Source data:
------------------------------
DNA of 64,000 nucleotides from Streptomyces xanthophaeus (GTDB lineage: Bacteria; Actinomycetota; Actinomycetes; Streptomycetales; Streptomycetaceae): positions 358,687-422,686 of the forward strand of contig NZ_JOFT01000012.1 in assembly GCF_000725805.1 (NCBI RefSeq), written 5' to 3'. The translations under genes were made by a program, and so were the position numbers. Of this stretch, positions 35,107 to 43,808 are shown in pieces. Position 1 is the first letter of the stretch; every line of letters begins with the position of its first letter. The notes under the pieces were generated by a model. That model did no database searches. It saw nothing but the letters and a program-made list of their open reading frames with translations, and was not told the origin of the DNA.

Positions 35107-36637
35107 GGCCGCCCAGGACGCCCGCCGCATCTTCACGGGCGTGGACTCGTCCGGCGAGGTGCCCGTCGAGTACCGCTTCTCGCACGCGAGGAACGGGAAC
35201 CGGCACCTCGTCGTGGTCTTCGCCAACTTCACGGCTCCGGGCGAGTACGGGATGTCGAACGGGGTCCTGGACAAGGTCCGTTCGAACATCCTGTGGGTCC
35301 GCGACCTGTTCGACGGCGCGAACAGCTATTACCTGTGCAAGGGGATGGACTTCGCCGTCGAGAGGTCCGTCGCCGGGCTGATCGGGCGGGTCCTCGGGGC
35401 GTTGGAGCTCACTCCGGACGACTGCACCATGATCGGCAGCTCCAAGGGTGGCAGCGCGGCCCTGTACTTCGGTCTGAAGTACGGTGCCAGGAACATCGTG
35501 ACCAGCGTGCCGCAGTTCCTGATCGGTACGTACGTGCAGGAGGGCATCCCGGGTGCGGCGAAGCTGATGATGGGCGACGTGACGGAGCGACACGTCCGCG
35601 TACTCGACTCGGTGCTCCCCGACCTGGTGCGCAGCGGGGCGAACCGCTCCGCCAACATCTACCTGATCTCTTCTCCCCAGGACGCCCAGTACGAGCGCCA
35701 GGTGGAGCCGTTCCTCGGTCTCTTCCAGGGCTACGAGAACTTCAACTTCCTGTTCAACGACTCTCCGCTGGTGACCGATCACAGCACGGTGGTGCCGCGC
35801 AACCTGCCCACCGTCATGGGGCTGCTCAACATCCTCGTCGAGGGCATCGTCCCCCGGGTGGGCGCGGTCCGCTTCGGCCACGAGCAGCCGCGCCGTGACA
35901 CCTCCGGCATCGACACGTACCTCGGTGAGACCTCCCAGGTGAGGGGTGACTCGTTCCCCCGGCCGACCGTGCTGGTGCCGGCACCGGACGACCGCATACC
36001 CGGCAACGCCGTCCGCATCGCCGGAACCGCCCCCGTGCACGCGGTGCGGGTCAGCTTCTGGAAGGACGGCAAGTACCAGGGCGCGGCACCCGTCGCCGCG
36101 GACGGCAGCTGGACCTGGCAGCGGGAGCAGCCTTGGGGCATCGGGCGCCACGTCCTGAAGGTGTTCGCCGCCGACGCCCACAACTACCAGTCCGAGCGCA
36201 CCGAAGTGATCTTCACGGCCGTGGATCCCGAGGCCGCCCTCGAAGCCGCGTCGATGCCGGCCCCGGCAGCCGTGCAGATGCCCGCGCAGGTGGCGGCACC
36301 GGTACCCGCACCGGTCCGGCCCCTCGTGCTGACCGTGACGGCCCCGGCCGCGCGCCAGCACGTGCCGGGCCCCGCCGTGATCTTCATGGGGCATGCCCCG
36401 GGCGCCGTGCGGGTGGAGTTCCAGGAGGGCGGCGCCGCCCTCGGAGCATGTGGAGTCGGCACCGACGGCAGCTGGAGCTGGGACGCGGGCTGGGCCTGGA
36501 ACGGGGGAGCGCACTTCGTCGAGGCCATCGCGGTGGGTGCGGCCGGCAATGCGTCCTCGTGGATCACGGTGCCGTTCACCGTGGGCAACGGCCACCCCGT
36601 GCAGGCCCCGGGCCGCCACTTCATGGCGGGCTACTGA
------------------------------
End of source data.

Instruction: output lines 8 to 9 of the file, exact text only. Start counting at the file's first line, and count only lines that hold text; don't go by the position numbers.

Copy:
35601 TACTCGACTCGGTGCTCCCCGACCTGGTGCGCAGCGGGGCGAACCGCTCCGCCAACATCTACCTGATCTCTTCTCCCCAGGACGCCCAGTACGAGCGCCA
35701 GGTGGAGCCGTTCCTCGGTCTCTTCCAGGGCTACGAGAACTTCAACTTCCTGTTCAACGACTCTCCGCTGGTGACCGATCACAGCACGGTGGTGCCGCGC